Machine Nation

Irish Politics Forum - Politics Technology Economics in Ireland - A Look Under The Nation's Bonnet


Devilish machinations come to naught --Milton
 
PortalPortal  HomeHome  FAQFAQ  SearchSearch  MemberlistMemberlist  UsergroupsUsergroups  RegisterRegister  Log in  GalleryGallery  MACHINENATION.org  

Share | 
 

 Economics is Dead.

View previous topic View next topic Go down 
Go to page : Previous  1, 2
AuthorMessage
Guest
Guest



PostSubject: Re: Economics is Dead.   Mon Oct 13, 2008 4:38 pm

[quote="Zhou_Enlai"]There were numerous checks and balances:
1. Democratically elected governements. Most of these in the Anglo-Saxon model were economically neo-liberal
2. Parliamentary economic and finance committees in every western democracy. See above
3. An EU Commissioner for Markets. What's his job, then?
4. EU think tanks. ? A check? A balance?
5. University educated economists Many of whom are Friedmanists
6. Free press The Sindo? "Ah, sure we're great. Richest country in the world. Viva Bertie!!?
7. Civil servants in Departments of Finance in every democracy. Who advise ministers
8. Central banks in many democracies. Interest rates determined elsewhere
9. Finanacial Regulators in many democracies Asleep on the job. Should be fired.
10. International Auditing and Financial standards approved by professional bodies, industry and Governments Beancounters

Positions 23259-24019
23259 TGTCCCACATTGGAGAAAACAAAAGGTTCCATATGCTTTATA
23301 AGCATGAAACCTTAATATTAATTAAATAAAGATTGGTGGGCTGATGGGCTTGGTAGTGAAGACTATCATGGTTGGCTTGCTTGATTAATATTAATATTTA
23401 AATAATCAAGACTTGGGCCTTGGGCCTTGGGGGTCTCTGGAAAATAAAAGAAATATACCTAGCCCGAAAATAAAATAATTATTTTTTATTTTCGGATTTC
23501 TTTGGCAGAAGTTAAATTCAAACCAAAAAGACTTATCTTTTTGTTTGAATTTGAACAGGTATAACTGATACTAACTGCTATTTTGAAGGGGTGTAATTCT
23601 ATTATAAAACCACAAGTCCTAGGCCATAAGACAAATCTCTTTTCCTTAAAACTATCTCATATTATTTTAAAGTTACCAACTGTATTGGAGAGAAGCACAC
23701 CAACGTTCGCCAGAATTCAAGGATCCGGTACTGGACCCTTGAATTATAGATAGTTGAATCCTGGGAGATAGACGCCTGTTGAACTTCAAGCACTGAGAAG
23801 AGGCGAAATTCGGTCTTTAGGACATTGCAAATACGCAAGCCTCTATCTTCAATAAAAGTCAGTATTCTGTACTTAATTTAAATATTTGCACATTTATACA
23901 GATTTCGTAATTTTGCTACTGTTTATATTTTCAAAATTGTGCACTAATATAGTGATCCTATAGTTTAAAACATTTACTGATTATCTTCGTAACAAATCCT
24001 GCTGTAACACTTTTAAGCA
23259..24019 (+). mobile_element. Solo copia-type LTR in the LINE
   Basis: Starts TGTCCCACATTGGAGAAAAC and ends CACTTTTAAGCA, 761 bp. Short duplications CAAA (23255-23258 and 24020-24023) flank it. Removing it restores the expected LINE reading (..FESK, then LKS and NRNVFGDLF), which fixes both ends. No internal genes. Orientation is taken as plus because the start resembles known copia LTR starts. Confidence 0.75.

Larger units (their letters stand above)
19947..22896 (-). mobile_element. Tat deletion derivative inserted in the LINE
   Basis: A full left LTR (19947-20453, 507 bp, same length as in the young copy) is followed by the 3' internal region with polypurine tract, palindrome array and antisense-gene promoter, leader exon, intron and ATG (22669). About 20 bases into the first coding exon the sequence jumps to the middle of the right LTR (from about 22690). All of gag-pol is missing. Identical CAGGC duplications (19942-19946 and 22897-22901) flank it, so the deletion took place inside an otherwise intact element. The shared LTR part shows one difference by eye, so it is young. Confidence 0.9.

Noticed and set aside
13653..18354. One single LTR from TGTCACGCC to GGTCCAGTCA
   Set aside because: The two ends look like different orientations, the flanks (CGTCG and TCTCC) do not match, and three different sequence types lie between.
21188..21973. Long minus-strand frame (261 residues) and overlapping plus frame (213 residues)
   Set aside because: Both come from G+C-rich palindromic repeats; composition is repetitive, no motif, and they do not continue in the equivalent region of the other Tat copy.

11. Laws specifying the fiduciary obligations of Directors. Ireland has poor law enforcement
12. Laws specifying the legal capacity of corporations. See above
13. An independent Judiciary. Yep, independent indeed.
14. Accountant and lawyers with personal liability advising the financial industry. Little accountability
15. Armies of actuaries employed by banks and insurance companies providing performance bonds and debt insurance. To tell their employers what they want to hear.

No real accountability anywhere!!!!
Back to top Go down
Guest
Guest



PostSubject: Re: Economics is Dead.   Mon Oct 13, 2008 5:09 pm

great news!!!!

Paul Krugman (my mentor when studying economics) has been awarded the 2008 Nobel Prize in Economics.

both on p.ie and here i think i've mentioned that he was overdue the award.

Congrats Paul K!
Back to top Go down
Guest
Guest



PostSubject: Re: Economics is Dead.   Mon Oct 13, 2008 5:26 pm

zakalwe wrote:
great news!!!!

Paul Krugman (my mentor when studying economics) has been awarded the 2008 Nobel Prize in Economics.

both on p.ie and here i think i've mentioned that he was overdue the award.